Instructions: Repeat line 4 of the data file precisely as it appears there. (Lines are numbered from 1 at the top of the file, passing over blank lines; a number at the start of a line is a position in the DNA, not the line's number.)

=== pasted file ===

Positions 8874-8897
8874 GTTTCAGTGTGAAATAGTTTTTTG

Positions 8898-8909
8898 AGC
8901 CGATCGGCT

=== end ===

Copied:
8898 AGC